This article was first published May 4th 2016
Photographer Stephanie Sinclair has dedicated her career to documenting the practice of child marriage around the world.
From the pages of National Geographic
to here at Refinery29, Sinclair's stunning portraits have drawn attention to this widespread issue — it's estimated
that every two seconds, a girl is forced into marriage, according to Sinclair's nonprofit, Too Young To Wed.
But Sinclair wondered how putting some of the girls she met behind the lens rather than in front of it could help them tell their own stories.
"The idea was simple: to introduce storytelling through photography as a way to help them better realise their self-worth and the value of their voice. Aside from technical skills, when you teach photography, you are helping students feel confident about themselves and the way they see the world," Sinclair told Refinery29.
"Our goal was to help them understand that what have to say is important, that they are important...We wanted to open their minds and expose them to new possibilities for their own futures," she added.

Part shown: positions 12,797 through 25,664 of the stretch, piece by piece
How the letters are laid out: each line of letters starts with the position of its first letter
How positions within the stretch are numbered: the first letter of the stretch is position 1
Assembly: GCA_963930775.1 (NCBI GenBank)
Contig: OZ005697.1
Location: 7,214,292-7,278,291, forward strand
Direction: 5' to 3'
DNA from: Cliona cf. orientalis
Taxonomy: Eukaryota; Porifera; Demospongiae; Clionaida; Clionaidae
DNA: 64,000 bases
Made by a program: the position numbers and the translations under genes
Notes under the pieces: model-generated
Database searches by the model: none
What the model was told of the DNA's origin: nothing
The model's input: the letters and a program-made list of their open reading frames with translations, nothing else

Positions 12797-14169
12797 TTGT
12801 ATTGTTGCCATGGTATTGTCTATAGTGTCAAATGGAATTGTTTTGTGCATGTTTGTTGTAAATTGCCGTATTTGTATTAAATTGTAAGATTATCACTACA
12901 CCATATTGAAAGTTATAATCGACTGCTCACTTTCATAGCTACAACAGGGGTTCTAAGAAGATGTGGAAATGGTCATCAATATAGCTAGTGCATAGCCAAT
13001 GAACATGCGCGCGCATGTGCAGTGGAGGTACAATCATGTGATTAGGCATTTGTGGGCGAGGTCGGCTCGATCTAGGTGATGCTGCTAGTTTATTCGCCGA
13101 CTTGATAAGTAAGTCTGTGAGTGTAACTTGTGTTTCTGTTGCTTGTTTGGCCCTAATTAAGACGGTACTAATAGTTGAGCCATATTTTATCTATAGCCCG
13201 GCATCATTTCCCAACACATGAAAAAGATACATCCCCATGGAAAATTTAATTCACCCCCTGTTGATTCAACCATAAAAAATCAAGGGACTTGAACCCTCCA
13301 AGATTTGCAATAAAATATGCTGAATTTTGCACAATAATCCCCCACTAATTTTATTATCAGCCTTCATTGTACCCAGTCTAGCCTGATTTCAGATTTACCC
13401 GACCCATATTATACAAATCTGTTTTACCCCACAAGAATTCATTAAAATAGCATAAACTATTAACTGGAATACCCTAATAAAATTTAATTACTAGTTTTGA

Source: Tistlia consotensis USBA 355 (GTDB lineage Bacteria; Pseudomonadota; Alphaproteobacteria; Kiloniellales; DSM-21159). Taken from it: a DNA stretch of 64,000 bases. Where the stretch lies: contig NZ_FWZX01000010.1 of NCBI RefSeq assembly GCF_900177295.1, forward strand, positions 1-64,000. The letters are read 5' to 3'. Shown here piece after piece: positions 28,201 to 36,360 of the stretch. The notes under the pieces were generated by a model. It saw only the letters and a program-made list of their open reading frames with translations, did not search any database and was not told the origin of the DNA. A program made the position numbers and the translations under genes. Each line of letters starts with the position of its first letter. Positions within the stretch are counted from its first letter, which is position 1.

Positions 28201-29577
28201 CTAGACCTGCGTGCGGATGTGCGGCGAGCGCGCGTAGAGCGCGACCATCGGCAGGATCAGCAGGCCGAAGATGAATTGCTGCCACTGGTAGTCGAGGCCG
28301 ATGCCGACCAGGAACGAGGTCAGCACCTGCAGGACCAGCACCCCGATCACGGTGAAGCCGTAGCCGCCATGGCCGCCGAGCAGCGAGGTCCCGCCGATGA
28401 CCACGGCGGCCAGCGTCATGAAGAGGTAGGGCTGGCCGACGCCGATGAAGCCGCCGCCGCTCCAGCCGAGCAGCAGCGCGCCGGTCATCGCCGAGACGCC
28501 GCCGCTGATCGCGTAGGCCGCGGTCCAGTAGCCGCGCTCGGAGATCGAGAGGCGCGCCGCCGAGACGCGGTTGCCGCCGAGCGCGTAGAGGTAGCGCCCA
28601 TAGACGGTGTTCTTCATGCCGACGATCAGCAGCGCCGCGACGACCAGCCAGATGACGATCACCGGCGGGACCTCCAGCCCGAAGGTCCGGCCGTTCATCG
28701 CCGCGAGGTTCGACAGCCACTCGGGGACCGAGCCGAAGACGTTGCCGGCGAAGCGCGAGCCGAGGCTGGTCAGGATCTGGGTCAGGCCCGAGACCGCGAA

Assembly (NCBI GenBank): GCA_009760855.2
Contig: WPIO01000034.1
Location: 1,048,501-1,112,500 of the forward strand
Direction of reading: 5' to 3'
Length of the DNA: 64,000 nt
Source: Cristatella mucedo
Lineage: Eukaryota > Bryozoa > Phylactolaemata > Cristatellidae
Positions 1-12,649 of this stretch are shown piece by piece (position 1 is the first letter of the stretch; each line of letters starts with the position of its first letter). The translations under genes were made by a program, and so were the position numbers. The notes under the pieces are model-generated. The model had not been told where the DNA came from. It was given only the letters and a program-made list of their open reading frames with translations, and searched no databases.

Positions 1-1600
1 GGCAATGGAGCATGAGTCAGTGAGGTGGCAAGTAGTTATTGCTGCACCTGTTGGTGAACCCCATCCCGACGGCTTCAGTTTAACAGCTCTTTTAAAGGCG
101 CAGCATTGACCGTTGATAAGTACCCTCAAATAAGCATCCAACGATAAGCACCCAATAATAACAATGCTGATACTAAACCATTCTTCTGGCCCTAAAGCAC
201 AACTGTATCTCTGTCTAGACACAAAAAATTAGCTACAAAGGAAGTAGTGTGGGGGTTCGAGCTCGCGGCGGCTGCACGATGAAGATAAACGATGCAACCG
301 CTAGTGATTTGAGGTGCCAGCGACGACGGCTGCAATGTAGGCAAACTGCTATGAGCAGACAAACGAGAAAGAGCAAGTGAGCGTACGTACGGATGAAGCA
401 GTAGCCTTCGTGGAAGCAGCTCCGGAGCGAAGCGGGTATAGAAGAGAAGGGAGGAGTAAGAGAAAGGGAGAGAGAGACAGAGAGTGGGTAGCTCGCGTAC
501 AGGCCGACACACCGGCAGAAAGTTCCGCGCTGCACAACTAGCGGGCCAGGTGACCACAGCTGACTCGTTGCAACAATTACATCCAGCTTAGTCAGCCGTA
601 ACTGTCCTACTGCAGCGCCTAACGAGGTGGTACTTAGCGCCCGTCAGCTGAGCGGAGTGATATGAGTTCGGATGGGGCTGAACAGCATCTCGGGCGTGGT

The first workshop, held in Kenya in January in partnership with the Samburu Girls Foundation
and Fujifilm, brought together 10 girls who had escaped forced marriages and were rebuilding their lives. Some had run away when they learned their families planned to marry them off. Others had been forced to marry men five times their age. All are now in school.
The girls were paired up with partners and taught the technical aspects of shooting portraits. They then had the opportunity to practice photographing each other.
"This was the first time the girls had ever picked up a camera, yet the artistry in their photographs was astounding," Sinclair said.
The project did more than produce powerful images. The process of photographing one another became a cathartic exercise for the girls.
"What we didn't anticipate was how much they would share with one another, their traumas related to child marriage and female genital mutilation and circumcision...Unexpectedly, the workshop became a type of art therapy, which is more than I could have ever hoped for from this program," she said.
Bolstered by the success, Too Young To Wed
is in the process of organising a second workshop this Autumn. Ahead, the girls share their portraits and their powerful stories with Refinery29. Editor's note: All captions were provided by Too Young To Wed and have been edited for clarity.